November 2015

Since the October 2015 Newsletter:
30 exonerations have been added
18 contemporaneous exonerations
12 old exonerations that we recently learned about

1702 Exonerations

Innocents who Pled Guilty

About 95% of felony convictions in the United States are obtained by guilty pleas, but only 15% of known exonerees pled guilty. It would be comforting to conclude that defendants who plead guilty are far less likely to be innocent than those who are convicted at trial, but it’s not true. Read more here.

At 16, Bobby Johnson falsely confessed and pled guilty to murder. After 9 years in prison he was exonerated in September 2015. Read his story here.

(picture from Hartford Courant)

15% of exonerees pled guilty to the crimes
for which they were falsely convicted.

Edward McInnis & Bad Pleas

Most innocent defendants who plead guilty get a sentence much lower than the maximum. But not always. Edward McInnis' guilty plea gained him nothing. Read more here.
Shawn Whirl falsely confessed to murder after being tortured by Chicago police. He pled guilty. He was exonerated in October of 2015. Read his story here.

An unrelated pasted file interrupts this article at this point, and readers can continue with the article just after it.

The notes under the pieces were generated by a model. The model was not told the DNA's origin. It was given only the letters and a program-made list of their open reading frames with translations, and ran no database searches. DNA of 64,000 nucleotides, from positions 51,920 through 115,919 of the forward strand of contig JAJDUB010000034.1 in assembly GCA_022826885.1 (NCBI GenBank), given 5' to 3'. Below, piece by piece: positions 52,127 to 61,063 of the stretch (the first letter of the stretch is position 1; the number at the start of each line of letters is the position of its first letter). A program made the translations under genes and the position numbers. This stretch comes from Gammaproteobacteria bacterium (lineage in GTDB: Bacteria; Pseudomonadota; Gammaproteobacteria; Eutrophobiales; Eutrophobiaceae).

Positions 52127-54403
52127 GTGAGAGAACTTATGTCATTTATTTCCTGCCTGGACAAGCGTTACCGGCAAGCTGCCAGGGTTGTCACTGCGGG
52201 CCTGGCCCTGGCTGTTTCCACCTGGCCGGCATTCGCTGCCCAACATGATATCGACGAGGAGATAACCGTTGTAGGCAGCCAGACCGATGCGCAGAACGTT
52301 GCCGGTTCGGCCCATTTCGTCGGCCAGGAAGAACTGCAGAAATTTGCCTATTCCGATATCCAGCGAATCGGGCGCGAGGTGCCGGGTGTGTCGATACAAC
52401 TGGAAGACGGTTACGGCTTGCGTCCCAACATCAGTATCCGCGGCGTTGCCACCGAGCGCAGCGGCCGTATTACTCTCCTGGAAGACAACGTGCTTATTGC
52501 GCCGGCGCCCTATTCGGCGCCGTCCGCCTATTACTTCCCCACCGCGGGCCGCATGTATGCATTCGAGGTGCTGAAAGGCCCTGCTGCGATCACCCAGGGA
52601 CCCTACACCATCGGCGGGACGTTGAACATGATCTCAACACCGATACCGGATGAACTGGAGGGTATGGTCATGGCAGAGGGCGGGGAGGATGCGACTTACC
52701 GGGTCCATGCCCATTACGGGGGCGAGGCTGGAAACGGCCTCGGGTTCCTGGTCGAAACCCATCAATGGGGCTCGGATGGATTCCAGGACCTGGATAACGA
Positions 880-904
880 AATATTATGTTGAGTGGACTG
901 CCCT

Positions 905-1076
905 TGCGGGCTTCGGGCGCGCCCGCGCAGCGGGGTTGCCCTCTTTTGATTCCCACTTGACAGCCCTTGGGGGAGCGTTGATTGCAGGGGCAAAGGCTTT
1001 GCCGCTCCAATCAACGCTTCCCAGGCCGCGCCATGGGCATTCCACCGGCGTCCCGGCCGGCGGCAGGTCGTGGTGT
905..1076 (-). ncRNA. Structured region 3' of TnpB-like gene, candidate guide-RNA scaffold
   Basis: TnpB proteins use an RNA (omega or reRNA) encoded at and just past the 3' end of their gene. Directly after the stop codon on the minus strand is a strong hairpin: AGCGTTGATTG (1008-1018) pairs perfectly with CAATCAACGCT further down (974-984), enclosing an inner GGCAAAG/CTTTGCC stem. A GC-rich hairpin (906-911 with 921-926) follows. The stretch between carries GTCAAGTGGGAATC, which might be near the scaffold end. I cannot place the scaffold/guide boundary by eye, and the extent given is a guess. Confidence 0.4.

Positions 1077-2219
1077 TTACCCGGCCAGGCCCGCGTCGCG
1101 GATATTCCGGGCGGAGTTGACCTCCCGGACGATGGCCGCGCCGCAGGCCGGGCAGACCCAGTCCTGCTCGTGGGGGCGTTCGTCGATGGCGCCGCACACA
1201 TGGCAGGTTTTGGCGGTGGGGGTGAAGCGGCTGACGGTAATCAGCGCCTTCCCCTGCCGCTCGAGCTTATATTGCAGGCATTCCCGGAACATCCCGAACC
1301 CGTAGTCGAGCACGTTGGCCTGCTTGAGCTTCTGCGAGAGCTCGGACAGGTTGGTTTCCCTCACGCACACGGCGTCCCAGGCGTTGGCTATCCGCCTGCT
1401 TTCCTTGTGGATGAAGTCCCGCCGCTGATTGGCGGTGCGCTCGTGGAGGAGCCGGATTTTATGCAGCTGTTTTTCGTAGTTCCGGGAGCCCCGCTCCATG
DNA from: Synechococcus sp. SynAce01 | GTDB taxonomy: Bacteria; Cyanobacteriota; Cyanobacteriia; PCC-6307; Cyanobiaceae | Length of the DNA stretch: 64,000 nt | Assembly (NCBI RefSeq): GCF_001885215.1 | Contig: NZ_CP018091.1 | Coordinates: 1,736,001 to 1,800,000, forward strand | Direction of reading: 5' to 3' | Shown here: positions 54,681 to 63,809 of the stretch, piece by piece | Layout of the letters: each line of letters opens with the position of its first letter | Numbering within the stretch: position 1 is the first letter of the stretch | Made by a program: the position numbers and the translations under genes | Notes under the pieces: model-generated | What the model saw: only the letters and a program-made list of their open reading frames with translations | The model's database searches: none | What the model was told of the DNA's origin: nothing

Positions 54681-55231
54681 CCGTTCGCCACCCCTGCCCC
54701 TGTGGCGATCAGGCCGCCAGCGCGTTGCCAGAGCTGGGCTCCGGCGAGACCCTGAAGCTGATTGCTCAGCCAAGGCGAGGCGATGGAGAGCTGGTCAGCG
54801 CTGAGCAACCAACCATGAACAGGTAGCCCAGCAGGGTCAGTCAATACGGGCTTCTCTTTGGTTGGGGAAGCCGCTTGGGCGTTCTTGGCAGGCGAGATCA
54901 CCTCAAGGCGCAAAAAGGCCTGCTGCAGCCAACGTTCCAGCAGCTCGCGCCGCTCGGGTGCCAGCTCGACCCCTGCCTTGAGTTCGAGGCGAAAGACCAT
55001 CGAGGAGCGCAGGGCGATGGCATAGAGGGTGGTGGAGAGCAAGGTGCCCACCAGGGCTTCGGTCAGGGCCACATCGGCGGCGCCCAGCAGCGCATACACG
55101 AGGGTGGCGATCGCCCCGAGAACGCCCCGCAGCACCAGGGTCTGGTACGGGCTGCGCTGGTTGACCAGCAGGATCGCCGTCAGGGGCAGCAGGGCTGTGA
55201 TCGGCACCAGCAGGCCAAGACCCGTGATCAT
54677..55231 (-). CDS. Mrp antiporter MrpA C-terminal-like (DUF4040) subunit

(picture from Steve Davis/AP)

False Confessions & Pleas

Exonerees who falsely confess are more than three times as likely to plead guilty to crimes they didn’t commit than exonerees who did not confess. Read more here.

Pleas in Group Exonerations

A “group exoneration,” is a remedy for a pattern of misconduct by one or more police officers who systematically frame innocent defendants. Once the criminal behavior of the police is exposed, exonerations of those affected may be handled summarily and receive little attention. Read more here.
In the past two years, 74% of guilty plea exonerations came from drug cases in Houston Texas. Read more here.
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